Washington, April 9, 1862.
Glorious news comes borne on every wind but the South Wind. While Pope is crossing the turbid and broad torrent of the Mississippi in the blaze of the enemy's fire, and Grant is fighting the overwhelming legions of Beauregard at Pittsburg, the little Napoleon sits trembling before the handful of men at Yorktown afraid either to fight or run. Stanton feels devilish about it. He would like to remove him if he thought it would do.
Things go on here about as usual. There is no fun at all. . . . I am getting along pretty well. I only work about twenty hours a day. I do all of your work and half of my own now you are away. Don't hurry yourself. We are getting on very well. I talk a little French too now. I have taken a great notion to the Gerolts. I went to see them the other day. The children were less scared than usual, and they and Madame la Baronne talked long and earnestly of the state of your hygiene, and said “it was good intentions you for to go to the West for small time.”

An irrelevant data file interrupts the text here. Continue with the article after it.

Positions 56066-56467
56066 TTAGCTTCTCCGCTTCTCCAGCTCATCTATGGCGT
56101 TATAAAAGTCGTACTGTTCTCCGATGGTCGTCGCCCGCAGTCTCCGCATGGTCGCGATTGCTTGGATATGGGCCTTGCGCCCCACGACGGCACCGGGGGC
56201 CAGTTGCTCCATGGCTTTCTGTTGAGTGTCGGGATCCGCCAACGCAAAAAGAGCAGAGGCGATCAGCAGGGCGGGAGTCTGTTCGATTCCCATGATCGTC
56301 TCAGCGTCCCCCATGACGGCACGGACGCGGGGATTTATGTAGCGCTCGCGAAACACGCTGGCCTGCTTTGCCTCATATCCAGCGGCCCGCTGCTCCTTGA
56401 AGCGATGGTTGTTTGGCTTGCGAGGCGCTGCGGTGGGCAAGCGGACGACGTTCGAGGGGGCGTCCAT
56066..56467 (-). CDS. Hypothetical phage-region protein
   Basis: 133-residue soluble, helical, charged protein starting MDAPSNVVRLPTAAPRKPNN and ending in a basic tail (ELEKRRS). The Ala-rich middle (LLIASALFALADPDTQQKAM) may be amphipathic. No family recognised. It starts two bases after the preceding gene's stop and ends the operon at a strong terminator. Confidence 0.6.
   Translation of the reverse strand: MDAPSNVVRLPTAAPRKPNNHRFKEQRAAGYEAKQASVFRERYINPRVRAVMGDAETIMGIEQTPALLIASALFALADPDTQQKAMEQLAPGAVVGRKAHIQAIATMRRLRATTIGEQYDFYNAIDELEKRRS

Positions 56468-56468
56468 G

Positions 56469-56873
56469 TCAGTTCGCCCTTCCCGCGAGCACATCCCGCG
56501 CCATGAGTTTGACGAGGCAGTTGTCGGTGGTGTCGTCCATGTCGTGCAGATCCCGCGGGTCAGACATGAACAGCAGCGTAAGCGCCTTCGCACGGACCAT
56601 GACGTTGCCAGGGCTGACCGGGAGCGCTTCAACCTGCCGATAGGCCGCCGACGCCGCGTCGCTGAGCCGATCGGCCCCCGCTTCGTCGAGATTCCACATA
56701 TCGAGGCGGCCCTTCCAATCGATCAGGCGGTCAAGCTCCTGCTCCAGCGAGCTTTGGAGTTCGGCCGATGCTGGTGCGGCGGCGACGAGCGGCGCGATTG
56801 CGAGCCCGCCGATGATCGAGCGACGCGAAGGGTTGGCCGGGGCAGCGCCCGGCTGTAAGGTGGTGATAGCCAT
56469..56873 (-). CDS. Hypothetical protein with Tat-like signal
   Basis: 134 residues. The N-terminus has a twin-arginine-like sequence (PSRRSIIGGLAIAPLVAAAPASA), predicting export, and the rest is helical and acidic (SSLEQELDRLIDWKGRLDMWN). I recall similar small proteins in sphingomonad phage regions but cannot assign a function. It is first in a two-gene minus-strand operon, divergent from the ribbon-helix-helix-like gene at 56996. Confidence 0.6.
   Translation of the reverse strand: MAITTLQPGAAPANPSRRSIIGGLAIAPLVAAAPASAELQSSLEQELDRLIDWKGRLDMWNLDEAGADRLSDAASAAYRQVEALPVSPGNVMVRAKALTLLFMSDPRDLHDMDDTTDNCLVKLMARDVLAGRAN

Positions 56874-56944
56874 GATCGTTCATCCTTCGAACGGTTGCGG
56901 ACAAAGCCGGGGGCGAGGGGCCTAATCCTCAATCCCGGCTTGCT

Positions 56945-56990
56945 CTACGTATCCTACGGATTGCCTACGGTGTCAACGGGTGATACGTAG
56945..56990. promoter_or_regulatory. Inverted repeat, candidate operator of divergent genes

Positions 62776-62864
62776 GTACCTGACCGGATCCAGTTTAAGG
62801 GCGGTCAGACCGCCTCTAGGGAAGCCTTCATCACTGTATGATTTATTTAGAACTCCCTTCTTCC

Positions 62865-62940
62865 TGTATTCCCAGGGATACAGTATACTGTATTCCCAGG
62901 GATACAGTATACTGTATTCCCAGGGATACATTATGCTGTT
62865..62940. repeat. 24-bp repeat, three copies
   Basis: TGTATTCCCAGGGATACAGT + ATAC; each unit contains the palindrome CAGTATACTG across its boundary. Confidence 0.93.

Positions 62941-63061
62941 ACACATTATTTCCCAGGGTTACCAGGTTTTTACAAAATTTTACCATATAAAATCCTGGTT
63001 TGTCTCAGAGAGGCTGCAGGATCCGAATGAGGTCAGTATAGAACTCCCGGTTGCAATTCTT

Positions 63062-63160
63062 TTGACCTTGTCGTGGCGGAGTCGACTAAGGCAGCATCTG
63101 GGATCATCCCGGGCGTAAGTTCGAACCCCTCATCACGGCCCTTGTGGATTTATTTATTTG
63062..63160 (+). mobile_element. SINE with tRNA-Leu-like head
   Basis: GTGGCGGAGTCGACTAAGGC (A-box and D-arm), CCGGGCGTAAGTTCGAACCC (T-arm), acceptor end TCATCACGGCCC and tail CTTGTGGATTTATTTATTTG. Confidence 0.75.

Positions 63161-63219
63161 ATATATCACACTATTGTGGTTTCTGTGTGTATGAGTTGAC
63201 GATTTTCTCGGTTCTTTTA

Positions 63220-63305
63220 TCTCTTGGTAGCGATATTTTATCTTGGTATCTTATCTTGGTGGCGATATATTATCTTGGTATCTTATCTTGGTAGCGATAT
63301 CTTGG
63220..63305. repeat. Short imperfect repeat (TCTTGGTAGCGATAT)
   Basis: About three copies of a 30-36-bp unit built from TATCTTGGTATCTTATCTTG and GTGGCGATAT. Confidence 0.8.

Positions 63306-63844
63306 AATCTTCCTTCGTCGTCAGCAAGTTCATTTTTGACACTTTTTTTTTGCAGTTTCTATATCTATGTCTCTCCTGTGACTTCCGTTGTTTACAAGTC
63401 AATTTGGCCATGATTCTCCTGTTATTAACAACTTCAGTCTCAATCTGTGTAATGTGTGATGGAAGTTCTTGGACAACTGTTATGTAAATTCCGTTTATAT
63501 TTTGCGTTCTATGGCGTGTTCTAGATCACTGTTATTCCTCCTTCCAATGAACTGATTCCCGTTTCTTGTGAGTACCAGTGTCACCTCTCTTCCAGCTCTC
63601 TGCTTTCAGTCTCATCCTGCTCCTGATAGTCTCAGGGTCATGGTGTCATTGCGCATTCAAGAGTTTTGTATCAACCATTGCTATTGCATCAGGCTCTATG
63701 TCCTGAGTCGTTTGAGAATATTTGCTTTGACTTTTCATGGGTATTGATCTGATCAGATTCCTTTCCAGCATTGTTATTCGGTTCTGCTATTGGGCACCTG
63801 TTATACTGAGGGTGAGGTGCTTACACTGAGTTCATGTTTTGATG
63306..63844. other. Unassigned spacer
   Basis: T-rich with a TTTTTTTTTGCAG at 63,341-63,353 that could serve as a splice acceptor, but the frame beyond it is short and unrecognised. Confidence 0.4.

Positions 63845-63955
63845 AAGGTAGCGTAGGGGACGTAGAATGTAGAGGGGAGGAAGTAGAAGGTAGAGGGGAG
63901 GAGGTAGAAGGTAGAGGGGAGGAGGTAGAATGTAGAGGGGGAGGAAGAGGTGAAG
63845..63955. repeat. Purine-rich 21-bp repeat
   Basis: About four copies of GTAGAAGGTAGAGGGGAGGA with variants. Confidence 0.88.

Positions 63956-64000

SOURCES: Clara B. Hay, Letters of John Hay and Extracts from Diary, Volume 1, p. 57-8; Tyler Dennett, Lincoln and the Civil War in the Diaries and Letters of John Hay, p. 40-41 in which to full letter appears.